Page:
It’s time brands were bolder, braver and believed in their ability to differentiate from the sea of sameness on supermarket shelves, writes Brett Goldhawk
As consumers want to be seen increasingly as individuals, and next generation audiences especially so, the brand world is responding very strangely by focusing too much on the opposite.
In the era of supposed self-expression, a walk around a supermarket reveals less originality, more copycatting, less ability to differentiate between one product and its competitors and a dearth of fresh thinking. Or more specifically, of idea execution.
This is the case for traditional categories, where every bread brand for example has spotted 50/50 formulations, seeds and artisan versions with little separation on packaging bar brand name. For newer spaces such as seltzers where the chance to disrupt landed but has then created a wall of facsimiles, with similar packaging, shapes and colour choices. And for aisles that in theory should be all about creativity and inspiration, such as pasta, where that memo seems to have passed everyone by for a reliance on the basics and the functional.
Why is this? Surely we all start with ambition for our brands, grand visions of market leadership, love, respect and impulse led purchases as we hijack the hearts and minds of our potential brand fans?
I’m not naive to commercial goals but to win big we need to think bigger. Change some rules of normality. Move out of comfort zones. Surprise and delight.
And I think there are a number of challenges we have fallen foul of, that need some disruption in the thinking and development stage to have any chance of disruption and freshness at the point of impact.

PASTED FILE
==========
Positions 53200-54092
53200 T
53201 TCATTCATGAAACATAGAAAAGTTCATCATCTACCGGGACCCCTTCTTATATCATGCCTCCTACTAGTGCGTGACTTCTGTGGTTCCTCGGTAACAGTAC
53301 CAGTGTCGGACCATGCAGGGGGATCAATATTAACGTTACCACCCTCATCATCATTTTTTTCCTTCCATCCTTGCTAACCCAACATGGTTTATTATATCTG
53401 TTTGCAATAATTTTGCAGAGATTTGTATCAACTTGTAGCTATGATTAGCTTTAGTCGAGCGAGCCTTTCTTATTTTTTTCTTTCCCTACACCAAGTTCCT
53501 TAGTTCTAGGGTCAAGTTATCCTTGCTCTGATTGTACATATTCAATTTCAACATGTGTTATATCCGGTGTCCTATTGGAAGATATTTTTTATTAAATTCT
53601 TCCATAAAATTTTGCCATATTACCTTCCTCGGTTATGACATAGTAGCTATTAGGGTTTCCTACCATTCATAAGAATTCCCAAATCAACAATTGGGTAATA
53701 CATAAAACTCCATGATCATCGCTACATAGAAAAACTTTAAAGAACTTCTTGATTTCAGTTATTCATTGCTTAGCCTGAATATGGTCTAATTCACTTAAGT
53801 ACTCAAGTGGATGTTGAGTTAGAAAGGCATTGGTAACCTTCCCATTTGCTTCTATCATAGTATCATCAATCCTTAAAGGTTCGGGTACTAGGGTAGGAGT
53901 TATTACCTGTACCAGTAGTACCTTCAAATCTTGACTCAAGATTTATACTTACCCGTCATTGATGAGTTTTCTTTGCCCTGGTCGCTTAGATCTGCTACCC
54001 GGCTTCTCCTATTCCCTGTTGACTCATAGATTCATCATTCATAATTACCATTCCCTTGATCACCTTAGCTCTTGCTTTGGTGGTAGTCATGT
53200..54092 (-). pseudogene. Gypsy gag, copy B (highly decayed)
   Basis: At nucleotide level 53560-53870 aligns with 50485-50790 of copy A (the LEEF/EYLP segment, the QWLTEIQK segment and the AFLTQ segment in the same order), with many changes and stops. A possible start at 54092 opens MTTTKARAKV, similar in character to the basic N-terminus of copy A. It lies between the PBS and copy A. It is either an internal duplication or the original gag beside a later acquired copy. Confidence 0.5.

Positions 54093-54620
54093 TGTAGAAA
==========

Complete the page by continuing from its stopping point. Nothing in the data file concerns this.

First up is research and a reliance on ‘Focus Groups’. Too often a bunch of people that tell you they prefer option A over option B because there is less yellow/bigger fonts/a slightly funnier name in the mix. But if focus groups come in at this stage, with a small segment of people judging which option of two is the least bad in return for being paid, then it’s no surprise originality is not going to break through.
What if instead you asked a larger number of consumers to visit an aisle and critique it, tell you what’s good, what’s missing, what would turn heads, how many seconds it actually interests them for? Suddenly you are in the real world, establishing much more impulse meets considered thinking, finding chinks in the category armour, and spending time on the ‘what if?’ value of mould breaking approaches. This is the research value that can kick off bold thinking, provide a brief for creative partners to use their best talent, show retailers why you’re thinking is unique and how they can benefit from it with your new approach. If you don’t break patterns of doing things you don’t break patterns of sales.